“As I said, if you are uncomfortable with that, there’s nothing I can do about it. Let’s talk about something else, or not talk at all.”

If they still persist, take another deep, slow breath, and silently walk away.

If someone begins to mock you for your irreligious views, do not defend your views. Instead, attack their conduct. Keeping eye contact, take a deep, slow breath and say in your cool, calm tone:

“That kind of mockery is childish and not worthy of a response. You’re not behaving in a loving way, so we’re done talking.”
Then walk away without another word.

If someone wants you to say grace at the table, take a deep, slow breath and calmly say, “I think that (name another person) should do it.” Do not say why, say nothing else. While they’re saying grace, sit there calmly, and look around at everyone bowing their heads. You don’t have to bow your head. This is a brief ritual they like. You’re not participating, and you’re not interfering either.

If, on the other hand, you’d like to say something like grace, then have a brief prepared remark about how nice it is to have a loving and accepting family together to share a meal and enjoy each other’s company. Keep any sarcastic tone out of it. The effect will be stronger if you say it straight.

In all of the above responses, taking the deep, slow breath is essential because it will help to keep you calm. Being very brief is also essential. Do not get suckered into a debate. Do not indulge in anger or insults. Remain respectful in word and tone. The strength of your commitment will show in your calmness. Being imperturbable can be much more intimidating to an opponent than bluster.

This shutting-it-down technique is just one way of responding to your family’s intolerant reactions to your atheism. Of course, there are many others including skillful debate, withering sarcasm, and screaming matches. To each, their own. This method simply allows you to be truthful without having to work hard at defending yourself, and it doesn’t give anyone reason for hurt feelings. A few years from now you may feel more confident, and you might want to mix it up with them, but you never have to if you don’t want to.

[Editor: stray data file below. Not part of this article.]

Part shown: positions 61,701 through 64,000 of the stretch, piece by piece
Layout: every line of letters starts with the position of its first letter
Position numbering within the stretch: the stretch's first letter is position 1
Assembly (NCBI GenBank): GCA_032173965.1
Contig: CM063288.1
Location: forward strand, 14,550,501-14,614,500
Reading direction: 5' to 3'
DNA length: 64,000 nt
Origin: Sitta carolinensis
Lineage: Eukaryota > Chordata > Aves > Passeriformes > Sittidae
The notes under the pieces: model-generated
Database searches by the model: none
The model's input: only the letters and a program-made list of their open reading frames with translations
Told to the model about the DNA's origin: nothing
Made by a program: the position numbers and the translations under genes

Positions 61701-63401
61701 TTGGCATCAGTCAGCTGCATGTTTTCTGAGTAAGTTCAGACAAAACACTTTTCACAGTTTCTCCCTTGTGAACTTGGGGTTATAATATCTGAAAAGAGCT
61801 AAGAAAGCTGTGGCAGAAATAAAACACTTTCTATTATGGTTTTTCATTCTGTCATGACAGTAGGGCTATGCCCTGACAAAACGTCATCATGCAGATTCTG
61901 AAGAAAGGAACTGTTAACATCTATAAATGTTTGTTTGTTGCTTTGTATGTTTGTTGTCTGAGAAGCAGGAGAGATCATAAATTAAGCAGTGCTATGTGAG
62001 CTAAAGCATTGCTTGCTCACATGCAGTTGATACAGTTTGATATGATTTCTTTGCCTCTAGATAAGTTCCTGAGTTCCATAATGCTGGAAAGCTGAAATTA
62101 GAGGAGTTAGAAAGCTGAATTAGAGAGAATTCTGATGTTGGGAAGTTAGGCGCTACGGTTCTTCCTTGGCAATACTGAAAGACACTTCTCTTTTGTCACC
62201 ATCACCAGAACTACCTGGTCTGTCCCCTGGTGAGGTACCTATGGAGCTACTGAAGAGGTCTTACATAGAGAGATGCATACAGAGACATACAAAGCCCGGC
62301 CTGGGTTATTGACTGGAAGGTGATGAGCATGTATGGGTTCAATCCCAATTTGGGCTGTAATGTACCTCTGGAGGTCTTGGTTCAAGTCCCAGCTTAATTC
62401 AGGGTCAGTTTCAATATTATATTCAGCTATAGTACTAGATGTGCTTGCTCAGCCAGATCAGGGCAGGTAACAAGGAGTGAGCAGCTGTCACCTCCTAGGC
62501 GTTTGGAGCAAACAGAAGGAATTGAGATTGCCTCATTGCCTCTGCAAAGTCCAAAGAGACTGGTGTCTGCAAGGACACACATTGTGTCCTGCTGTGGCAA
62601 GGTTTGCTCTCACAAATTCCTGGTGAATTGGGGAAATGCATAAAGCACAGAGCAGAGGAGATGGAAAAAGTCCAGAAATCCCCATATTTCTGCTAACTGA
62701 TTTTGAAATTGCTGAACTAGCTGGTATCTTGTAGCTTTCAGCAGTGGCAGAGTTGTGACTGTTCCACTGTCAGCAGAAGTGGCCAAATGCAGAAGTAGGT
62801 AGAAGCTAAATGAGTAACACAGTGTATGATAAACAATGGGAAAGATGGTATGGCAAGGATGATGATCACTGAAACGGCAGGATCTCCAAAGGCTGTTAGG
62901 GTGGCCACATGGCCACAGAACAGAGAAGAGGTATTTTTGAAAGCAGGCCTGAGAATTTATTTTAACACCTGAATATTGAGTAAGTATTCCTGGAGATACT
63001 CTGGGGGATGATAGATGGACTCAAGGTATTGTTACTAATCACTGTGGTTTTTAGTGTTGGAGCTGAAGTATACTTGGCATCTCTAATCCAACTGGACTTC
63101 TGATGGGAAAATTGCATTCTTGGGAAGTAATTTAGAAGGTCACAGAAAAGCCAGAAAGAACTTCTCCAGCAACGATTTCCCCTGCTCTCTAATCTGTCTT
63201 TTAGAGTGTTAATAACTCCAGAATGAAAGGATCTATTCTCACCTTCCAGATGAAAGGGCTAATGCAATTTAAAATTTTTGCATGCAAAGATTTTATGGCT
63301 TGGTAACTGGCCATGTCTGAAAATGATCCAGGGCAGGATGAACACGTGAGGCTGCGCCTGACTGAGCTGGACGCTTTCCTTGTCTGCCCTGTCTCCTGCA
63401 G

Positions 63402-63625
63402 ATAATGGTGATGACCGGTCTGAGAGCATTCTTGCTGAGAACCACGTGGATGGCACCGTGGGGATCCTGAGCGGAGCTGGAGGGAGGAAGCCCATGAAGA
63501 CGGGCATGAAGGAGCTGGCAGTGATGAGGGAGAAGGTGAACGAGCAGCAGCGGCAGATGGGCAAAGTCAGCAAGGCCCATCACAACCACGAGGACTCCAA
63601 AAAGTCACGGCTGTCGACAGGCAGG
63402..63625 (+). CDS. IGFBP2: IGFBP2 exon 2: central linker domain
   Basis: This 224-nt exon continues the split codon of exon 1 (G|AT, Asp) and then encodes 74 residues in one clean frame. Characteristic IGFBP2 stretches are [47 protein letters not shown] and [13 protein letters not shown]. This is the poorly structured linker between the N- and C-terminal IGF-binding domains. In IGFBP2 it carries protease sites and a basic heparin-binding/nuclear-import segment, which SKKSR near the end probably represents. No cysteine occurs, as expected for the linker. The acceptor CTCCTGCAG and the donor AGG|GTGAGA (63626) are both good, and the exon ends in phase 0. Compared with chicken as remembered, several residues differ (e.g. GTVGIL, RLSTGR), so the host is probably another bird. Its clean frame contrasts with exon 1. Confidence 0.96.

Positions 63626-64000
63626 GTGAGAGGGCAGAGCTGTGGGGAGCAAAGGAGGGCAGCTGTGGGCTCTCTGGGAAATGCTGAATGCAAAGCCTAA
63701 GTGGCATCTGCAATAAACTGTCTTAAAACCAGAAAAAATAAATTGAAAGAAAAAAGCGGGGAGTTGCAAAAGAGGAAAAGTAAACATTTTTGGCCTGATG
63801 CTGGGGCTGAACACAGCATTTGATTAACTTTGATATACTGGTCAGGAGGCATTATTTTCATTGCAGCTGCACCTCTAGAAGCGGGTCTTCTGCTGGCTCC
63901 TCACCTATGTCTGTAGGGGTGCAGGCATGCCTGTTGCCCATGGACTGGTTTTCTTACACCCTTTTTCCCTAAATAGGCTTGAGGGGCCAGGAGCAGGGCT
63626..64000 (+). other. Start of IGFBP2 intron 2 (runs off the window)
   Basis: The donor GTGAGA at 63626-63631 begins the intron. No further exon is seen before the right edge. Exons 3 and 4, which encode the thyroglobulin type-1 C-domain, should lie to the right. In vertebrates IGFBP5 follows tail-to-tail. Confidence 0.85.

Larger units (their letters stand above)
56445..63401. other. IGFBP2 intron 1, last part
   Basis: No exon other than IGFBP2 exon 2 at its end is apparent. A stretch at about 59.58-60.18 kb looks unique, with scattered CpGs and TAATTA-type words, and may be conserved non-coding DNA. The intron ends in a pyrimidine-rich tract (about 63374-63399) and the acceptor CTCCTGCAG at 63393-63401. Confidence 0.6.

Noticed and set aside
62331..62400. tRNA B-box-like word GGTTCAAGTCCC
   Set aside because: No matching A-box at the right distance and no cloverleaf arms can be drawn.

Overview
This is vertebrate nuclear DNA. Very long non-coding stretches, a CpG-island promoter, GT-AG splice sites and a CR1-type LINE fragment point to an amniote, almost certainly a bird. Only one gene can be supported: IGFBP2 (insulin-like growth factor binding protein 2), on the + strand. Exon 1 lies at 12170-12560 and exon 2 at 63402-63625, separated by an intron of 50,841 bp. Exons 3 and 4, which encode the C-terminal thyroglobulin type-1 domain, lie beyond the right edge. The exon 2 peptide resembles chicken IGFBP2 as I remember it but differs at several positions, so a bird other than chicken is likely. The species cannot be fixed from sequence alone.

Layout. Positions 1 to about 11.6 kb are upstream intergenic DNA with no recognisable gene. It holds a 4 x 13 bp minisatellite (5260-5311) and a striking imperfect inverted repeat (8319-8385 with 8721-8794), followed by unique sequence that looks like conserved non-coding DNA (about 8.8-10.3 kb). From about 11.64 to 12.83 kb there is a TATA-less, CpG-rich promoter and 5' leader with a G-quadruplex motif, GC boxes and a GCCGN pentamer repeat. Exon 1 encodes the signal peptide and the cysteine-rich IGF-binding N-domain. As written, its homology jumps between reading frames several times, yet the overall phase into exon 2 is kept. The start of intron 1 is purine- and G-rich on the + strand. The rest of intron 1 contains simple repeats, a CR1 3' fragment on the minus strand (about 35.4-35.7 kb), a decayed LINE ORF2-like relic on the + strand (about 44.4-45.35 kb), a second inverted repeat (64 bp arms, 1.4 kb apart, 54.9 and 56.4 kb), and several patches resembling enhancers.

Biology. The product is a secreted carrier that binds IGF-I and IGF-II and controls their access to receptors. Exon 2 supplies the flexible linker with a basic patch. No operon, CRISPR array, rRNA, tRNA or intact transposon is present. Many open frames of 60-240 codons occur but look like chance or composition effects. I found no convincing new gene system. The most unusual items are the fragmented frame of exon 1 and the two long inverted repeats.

Your family’s behavior toward you has been unworthy of family, so you don’t owe them any response beyond these. They owe you respectful treatment, because you’re family and you have done nothing disrespectful to them. You will be demonstrating to them that whether they accept you or not, you’re not going to beg for it, and you’re not going to take their abuse. If you consistently remain calmly assertive, rather than passive or aggressive, I think they may gradually treat you more respectfully. Even if they don’t, you will be developing a quiet strength and self confidence that will be of great value to you as you go through life.